Acetaminophen Warning

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Taking too much acetaminophen can poison the liver.

100 million people a year take acetaminophen. While serious liver damage is rare, it is estimated the more than 56,000 emergency room visits are due to acetaminophen overdose.

Some patients take extra pills in hope of faster relief of pain. In other cases, patients unknowingly are taking too much acetaminophen by taking more than one medication containing the drug.

Did you realize that acetaminophen is present in more than 600 products that are sold over the counter and by prescription? These products treat pain, cough, cold and flu symptoms.

The best known acetaminophen preparation is Tylenol. Most are non-prescription, but there are some prescriptions such as Vicodin. Vicodin is an extremely popular narcotic habit forming pain medication.

I am amazed at how many patients are actually asking for Vicodin and when pain medication is discussed, they have almost always heard of it and frequently have taken it.

Now the FDA is urging consumers to check which products contain acetaminophen and follow dosage instructions. The FDA is also expanding its campaign to warn that certain patients are at increased risk of side effects from aspirin, ibuprofen, naproxen or ketoprofen - also called NSAIDs or nonsteroidal anti-inflammatory drugs. These side effects include bleeding from the intestine and kidney problems.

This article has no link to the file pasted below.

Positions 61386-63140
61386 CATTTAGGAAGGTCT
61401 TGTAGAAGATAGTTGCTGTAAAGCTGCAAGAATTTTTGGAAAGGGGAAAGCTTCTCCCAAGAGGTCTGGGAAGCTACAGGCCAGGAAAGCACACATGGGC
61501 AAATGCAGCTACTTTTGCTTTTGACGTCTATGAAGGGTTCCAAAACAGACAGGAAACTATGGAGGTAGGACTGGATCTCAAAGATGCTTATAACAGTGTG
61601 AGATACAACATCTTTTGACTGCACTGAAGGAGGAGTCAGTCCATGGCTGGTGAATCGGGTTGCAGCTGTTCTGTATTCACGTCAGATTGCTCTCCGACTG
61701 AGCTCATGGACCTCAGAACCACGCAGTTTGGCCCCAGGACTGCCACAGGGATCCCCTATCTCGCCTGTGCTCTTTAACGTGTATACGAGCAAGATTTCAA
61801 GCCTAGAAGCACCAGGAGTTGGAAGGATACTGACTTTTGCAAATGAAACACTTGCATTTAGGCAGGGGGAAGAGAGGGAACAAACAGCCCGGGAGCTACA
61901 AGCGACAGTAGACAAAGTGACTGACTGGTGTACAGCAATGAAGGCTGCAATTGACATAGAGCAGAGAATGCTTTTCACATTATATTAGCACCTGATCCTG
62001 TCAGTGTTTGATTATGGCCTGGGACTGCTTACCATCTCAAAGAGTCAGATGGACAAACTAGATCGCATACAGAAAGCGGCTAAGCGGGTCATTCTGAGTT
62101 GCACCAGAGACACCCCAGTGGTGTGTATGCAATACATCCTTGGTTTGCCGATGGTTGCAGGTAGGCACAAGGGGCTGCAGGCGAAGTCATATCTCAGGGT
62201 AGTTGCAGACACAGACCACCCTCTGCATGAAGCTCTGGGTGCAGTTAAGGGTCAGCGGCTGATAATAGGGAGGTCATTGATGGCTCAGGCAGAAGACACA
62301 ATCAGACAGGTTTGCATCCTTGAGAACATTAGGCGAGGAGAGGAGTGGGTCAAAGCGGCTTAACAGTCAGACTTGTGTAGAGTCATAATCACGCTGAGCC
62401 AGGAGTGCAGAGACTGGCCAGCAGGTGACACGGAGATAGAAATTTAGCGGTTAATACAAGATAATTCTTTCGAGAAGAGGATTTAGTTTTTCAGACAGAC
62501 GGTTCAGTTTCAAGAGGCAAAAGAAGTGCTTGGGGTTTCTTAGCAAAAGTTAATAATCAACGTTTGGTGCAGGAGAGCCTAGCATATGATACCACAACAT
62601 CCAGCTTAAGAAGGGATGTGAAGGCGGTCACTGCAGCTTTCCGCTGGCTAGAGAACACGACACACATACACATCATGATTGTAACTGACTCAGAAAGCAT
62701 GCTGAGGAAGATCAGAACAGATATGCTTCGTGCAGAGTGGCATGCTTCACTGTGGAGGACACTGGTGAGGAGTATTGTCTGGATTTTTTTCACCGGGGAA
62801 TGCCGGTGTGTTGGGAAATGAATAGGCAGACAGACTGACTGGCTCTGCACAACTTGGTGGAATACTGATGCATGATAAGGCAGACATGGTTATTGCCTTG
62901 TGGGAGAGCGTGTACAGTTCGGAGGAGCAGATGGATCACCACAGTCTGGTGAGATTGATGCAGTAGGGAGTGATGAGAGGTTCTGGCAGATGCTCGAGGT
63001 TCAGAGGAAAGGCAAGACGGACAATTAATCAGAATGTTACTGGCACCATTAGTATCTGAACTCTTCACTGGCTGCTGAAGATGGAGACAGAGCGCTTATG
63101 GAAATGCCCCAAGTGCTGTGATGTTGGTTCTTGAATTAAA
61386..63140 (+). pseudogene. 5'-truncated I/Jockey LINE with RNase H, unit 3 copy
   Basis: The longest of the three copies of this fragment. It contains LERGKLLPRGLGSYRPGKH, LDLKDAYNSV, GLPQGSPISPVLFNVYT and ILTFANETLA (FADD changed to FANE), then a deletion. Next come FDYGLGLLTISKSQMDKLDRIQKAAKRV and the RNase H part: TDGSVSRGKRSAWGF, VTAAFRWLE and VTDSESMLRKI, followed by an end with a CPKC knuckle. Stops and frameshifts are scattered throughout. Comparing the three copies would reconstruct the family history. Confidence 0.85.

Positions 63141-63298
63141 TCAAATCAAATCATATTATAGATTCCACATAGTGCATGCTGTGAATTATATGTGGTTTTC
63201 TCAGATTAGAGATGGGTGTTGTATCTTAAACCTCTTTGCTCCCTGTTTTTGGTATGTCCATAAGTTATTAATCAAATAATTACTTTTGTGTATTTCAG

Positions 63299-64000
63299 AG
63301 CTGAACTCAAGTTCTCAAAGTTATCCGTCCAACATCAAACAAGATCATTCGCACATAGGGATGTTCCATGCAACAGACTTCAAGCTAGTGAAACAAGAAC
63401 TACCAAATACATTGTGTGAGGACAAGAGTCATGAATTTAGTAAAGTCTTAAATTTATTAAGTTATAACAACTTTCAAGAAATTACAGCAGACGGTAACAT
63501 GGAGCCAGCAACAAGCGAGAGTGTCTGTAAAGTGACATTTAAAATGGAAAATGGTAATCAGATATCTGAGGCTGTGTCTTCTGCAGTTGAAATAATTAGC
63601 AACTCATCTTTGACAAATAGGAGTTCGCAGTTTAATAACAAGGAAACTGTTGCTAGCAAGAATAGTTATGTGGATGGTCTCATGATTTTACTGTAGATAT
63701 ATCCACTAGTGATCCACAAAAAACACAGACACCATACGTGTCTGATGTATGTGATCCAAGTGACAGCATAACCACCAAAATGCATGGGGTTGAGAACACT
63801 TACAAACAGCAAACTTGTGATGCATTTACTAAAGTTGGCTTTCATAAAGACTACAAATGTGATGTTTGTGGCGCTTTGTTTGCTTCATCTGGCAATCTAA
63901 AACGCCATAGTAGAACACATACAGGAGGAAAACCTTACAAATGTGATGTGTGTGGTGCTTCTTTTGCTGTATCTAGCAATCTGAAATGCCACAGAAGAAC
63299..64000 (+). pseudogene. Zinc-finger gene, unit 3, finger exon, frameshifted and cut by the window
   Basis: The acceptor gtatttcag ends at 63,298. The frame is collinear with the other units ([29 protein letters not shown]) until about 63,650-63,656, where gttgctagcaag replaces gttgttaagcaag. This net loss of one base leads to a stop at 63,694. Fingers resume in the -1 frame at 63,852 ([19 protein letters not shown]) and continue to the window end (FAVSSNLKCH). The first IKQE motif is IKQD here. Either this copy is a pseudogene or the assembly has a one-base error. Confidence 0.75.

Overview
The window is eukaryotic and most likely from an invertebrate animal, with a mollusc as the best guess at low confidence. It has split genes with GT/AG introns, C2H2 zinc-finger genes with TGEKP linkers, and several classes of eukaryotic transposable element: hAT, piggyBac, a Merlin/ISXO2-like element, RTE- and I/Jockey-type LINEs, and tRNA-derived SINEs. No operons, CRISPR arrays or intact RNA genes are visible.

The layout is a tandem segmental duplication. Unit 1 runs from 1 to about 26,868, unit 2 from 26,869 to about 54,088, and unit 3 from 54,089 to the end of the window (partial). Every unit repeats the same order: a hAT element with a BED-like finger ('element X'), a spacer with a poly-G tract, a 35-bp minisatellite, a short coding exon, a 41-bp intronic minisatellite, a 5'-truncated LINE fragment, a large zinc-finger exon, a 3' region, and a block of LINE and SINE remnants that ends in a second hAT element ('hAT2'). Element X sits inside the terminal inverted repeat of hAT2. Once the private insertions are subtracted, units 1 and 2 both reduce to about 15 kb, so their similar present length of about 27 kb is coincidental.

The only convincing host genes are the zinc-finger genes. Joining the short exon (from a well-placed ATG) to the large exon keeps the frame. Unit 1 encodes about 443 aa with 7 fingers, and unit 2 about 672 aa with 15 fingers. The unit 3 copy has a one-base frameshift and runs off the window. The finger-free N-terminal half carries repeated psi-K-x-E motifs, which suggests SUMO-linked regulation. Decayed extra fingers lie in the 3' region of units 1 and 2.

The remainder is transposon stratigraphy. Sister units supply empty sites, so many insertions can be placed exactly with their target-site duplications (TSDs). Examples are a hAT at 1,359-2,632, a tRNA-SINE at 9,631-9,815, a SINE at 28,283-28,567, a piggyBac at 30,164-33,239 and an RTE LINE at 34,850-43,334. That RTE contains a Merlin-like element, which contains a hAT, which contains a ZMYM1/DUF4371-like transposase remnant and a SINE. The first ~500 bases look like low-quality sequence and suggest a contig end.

An additional warning is that the risk of liver damage increases if you have three or more alcoholic drinks while using acetaminophen.

Persons who are taking NSAIDs in over the counter doses rarely encounter stomach bleeding, but the risk increases significantly in people who are over 60. To make matters worse, patients over 60 often are taking blood thinners or steroids which sometimes cause stomach bleeding.